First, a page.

Polar Platform Spins Out Intricate String Art Portraits

We have semi-fond memories of string art from our grade school art class days. We recall liking the part where we all banged nails into a board, but that bit with wrapping the thread around the nails got a bit tedious. This CNC string art machine elevates the art form far above the grammar school level without all the tedium.

Inspired by a string art maker we recently feature, [Bart Dring] decided to tackle the problem without using an industrial robot to dispense the thread. Using design elements from his recent coaster-creating polar plotter, he built a large, rotating platform flanked by a thread handling mechanism. The platform rotates the circular “canvas” for the portrait, ringed with closely spaced nails, following G-code generated offline. A combination of in and out motion of the arm and slight rotation of the platform wraps the thread around each nail, while rotating the platform pays the thread out to the next nail. Angled nails cause the thread to find its own level naturally, so no Z-axis is needed. The video below shows a brief glimpse of an additional tool that seems to coax the threads down, too. Mercifully, [Bart] included a second fixture to drill the hundreds of angled holes needed; the nails appear to be inserted manually, but we can think of a few fixes for that.

We really like this machine, both in terms of [Bart]’s usual high build-quality standards and for the unique art it creates. He mentions several upgrades before he releases the build files, but we think it’s pretty amazing as is.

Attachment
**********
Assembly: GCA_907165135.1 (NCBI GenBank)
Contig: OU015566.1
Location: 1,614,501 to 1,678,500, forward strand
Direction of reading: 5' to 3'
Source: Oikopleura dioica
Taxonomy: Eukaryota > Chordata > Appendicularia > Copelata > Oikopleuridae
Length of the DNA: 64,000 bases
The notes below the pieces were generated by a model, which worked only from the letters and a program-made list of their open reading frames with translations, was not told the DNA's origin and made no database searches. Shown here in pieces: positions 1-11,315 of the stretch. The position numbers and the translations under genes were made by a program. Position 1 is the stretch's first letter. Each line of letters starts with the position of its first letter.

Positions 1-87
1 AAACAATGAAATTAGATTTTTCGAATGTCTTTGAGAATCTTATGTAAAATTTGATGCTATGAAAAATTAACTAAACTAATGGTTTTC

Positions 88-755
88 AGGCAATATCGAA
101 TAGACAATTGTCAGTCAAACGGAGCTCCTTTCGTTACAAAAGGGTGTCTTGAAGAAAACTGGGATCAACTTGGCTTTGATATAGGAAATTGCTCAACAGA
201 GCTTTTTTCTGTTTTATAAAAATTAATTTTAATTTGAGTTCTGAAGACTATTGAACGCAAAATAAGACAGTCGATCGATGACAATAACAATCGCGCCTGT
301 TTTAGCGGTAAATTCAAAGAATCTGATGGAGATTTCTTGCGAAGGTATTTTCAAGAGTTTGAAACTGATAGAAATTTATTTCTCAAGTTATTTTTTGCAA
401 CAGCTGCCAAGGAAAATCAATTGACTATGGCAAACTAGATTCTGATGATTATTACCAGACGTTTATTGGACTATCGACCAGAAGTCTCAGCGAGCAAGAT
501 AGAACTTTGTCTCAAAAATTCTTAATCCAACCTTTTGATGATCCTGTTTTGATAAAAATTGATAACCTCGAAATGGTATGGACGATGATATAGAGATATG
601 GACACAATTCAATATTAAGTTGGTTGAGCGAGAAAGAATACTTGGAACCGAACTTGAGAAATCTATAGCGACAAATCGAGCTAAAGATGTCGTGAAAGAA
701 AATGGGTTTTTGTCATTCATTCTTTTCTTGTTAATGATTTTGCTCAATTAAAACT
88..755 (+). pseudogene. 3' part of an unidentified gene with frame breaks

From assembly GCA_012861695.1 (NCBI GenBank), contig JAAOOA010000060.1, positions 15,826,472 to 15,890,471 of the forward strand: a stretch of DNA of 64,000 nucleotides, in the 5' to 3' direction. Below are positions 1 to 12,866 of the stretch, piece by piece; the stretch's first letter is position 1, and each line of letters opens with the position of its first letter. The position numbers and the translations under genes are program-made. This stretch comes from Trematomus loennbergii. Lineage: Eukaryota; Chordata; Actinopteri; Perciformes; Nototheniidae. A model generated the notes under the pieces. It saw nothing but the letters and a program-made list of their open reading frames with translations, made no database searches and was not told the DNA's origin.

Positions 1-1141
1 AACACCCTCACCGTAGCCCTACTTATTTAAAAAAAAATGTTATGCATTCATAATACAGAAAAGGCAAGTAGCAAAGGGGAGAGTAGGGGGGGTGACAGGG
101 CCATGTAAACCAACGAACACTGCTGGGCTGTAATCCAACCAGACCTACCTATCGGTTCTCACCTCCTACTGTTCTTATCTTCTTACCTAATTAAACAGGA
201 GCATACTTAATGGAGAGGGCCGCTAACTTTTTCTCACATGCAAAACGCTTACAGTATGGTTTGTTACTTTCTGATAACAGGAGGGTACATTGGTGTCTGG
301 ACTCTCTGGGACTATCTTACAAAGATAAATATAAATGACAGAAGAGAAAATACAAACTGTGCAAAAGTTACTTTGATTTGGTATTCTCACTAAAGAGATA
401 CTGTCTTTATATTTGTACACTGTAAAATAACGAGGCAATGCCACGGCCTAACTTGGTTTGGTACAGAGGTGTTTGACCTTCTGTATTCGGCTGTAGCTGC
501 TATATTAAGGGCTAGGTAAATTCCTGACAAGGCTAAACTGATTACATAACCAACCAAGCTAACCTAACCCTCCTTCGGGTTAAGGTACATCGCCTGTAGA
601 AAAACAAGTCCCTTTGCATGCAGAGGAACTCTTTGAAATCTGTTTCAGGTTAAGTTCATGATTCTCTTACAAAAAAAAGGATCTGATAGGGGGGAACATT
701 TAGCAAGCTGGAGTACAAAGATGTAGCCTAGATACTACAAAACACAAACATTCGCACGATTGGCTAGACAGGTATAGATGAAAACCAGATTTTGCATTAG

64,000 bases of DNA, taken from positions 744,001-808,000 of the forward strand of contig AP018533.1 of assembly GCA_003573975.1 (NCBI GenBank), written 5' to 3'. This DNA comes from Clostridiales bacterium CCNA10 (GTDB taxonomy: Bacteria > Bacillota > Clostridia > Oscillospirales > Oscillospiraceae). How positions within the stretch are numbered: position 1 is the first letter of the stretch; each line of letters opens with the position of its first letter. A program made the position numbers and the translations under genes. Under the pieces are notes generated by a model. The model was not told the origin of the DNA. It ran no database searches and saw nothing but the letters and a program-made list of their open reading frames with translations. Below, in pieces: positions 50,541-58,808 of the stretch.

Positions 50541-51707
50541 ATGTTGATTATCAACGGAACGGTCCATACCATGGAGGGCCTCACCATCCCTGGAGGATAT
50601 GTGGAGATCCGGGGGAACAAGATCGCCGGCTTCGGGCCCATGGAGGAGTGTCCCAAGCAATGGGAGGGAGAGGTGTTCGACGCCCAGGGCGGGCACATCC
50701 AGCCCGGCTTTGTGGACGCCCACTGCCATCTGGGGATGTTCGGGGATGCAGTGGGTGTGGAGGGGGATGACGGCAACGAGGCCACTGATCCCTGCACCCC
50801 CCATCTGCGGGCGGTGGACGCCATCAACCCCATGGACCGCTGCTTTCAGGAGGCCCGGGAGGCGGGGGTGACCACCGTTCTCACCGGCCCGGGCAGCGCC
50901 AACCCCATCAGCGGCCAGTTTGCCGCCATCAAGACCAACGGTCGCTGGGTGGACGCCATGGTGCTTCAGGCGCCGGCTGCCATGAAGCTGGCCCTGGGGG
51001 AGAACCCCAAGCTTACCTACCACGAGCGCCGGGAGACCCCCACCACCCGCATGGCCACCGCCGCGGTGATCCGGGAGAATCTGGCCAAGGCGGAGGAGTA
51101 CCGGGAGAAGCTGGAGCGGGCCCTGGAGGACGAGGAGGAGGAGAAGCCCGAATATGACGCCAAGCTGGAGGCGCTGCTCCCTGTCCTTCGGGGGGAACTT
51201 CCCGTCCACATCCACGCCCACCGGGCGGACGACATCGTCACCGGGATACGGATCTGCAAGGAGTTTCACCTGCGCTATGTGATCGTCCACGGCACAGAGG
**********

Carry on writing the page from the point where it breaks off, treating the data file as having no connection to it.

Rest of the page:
Continue reading “Polar Platform Spins Out Intricate String Art Portraits”

Charging LiPos with USB Power Delivery

DC power bricks were never a particularly nice way to run home electronics. Heavy and unwieldy, they had a tendency to fall out and block adjacent outlets from use. In recent years, more and more gadgets are shipping with USB ports for power input. However, power over USB has always been fraught with different companies using all manner of different methods to communicate safe current limits between chargers and hardware.

These days, we’re lucky enough to have the official USB Power Delivery standard in place. Even laptop chargers are using USB now, and [FPVtv DRONES] decided to see if it was possible to use such a device as a high current power supply to charge batteries.

The test starts with a MI brand USB C laptop charger. A USB power meter is plugged inline to determine voltage and current output of the charger, while a small microcontroller device is used to speak with the laptop charger and set it to high voltage, high current delivery mode. A lithium battery charger is then plugged in, and the setup is tested by charging two large 4-cell LiPos at over 1.4 amps concurrently.

The setup demonstrates that, with the right off-the-shelf modules, it’s possible to use your laptop charger to run high-current devices, as long as you can spoof it into switching into the right mode. This is the natural evolution of USB power technology – a road which started long ago with projects like the MintyBoost, way back when. Video after the break.

Continue reading “Charging LiPos with USB Power Delivery”

Ultra Tiny PC plays Snake

[Steve Martin] used to do a comedy act about “Let’s get small!” You have to wonder if [Paul Klinger] is a fan of that routine, as he recently completed a very small 3D printed PC that plays snake. Ok, it isn’t really a PC and it isn’t terribly practical, but it is really well executed and would make a great desk conversation piece. You can see the thing in all its diminutive glory in the video below.

The 3D printer turned out a tiny PC case, a monitor, and a joystick. The PC contains an ATtiny1614, an RGB LED, and some fiber optic to look like case lighting. The monitor is really a little OLED screen. A 5-way switch turns into the joystick.

Continue reading “Ultra Tiny PC plays Snake”

The PC Speaker Lives On As A New Album